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  • 02/2024
  • Prof. Dr. Peter Dannenberg
Focus Area

Crisis as opportunity: Can the rural exodus of young people in Africa be stopped?

Promises of investment and modernization for agricultural transformation can reduce the exodus of young people from rural areas. But they must not turn out to be illusions.

A modern cereal mill was built in Mali with support from the African Development Bank, creating attractive jobs. © AfDB via Flickr

While urbanization in Western economies and large parts of Latin America and Asia is already well advanced and the majority of the population lives in cities, this proportion is currently still around 43 percent in Africa, albeit increasing rapidly. The process of migration is not a new phenomenon in Africa's rural areas, in fact, it is an important strategy to improve livelihoods, especially for individuals and groups in a precarious situation. Moving to large cities is just one of many options. Temporary migration and households with multiple bases are also widespread.

The background to this are individual considerations such as the desire to improve living conditions, but also fundamental changes in ecological, socio-cultural or economic conditions – for instance, environmental degradation, changing value-systems or income prospects. These can also trigger larger migratory processes. While the trend in Africa, as in many parts of the world, is towards urban living, these movements often do not target the foremost urban centres of the respective countries, but focus on smaller cities in closer proximity to the rural population.

Unlike in Europe at the time of industrialization, for example, the growing population in many African cities does not find employment in a correspondingly growing secondary and later tertiary sector. Instead, many people in the cities live and work in informal and precarious circumstances. This is also problematic insofar as family members who have remained in rural areas are often dependent to a considerable extent on the incomes of those that have migrated to the cities. As a result, some of the people who have left return to rural areas.

Why stay?

But what prospects are there for a growing population if they stay in rural areas? In the long term, significant employment opportunities for the rural population will most likely be outside of agriculture. At present, however, especially in peripheral rural areas, there are only basic artisan-based businesses and services (with the possible exception of tourism). This means that agriculture and related economic sectors, such as trade in agricultural products, will remain the main source of support for large parts of the rural population for the foreseeable future.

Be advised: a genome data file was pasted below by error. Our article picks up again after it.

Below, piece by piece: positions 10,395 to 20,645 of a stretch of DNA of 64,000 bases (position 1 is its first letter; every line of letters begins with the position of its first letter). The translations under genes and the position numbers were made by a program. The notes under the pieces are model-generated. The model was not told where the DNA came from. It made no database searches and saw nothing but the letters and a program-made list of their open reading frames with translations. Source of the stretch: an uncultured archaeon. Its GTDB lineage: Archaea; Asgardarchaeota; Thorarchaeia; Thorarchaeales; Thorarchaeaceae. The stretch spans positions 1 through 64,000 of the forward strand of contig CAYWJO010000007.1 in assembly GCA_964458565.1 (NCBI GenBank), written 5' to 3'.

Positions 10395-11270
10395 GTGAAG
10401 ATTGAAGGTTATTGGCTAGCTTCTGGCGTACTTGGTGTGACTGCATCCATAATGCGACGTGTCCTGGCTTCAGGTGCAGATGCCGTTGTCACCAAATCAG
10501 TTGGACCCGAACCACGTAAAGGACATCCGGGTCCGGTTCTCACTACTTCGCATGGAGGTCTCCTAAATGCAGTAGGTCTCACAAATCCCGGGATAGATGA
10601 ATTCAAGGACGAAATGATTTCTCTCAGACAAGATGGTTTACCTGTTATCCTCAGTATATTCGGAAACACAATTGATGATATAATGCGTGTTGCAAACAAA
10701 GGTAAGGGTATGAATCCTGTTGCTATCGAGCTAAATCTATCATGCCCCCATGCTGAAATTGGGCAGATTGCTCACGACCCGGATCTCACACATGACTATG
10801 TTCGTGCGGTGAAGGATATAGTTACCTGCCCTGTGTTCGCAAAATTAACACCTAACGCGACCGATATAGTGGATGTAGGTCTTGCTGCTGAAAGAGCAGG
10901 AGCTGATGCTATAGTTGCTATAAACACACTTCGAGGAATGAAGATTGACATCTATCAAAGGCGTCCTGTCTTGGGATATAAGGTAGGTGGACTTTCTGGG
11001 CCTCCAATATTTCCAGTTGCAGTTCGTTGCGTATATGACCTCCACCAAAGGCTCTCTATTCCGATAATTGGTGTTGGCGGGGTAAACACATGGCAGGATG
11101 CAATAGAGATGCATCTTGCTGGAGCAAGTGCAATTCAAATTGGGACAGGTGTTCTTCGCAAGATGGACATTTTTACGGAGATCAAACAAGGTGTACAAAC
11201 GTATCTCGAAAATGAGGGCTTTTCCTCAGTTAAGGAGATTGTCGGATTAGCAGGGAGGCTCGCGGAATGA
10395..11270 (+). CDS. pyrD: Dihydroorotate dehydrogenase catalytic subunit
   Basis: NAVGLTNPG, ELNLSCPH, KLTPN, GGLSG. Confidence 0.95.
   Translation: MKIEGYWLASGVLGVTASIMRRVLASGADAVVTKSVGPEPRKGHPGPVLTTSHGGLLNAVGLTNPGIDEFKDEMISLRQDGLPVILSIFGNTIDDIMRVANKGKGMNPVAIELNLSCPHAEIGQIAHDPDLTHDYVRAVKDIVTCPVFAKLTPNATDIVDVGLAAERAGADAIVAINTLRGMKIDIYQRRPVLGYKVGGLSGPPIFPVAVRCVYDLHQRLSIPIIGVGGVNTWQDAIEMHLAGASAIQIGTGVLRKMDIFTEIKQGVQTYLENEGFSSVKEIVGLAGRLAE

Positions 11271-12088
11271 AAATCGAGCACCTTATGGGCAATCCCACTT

Aerial view of agricultural plots on communal land in Gambia where households cultivate vegetables for family consumption. © AfDB via Flickr

Agriculture itself is often characterized by a strong focus on subsistence, low income prospects and hard physical work, which deters younger people in particular. Currently, however, a new dynamic seems possible that could give agriculture in Africa a boost and make it attractive once again for younger people who might otherwise consider leaving.

Agricultural transformation in times of crisis

The current situation of agriculture is characterized by a global crisis, marked, among other things, by fluctuating or rising prices for agricultural input products and, in some cases, uncertain food supplies in the context of global food value chains. These problems often also pose challenges for people in rural areas of Africa and their livelihoods.

However, they also mean that many national governments as well as international investors once again view agriculture as a crucial sector of the economy in which they are investing. For example, some countries are currently implementing programs to promote food security (e.g. as part of the African Union's Comprehensive African Agricultural Development Programme (CAADP)), which are intended to support domestic agriculture.

At the same time, digital modernization of agriculture is taking place in Africa as well, where as a first step simple solutions significantly improve the lot of farmers, including digital self-help groups (e.g. for sharing knowledge on methods of cultivation or dealing with pests), digital payment systems and digital platforms for purchasing input products and selling their own produce. Other new technologies are also finding their way into African agriculture, for instance in the field of sensor technology.

Unfortunately, in the past, such promises of investment and modernization often turned out to be false and only benefited a few domestic or foreign players, if at all. The question therefore arises: What can be done so that these measures actually benefit the rural population?

Farming as a business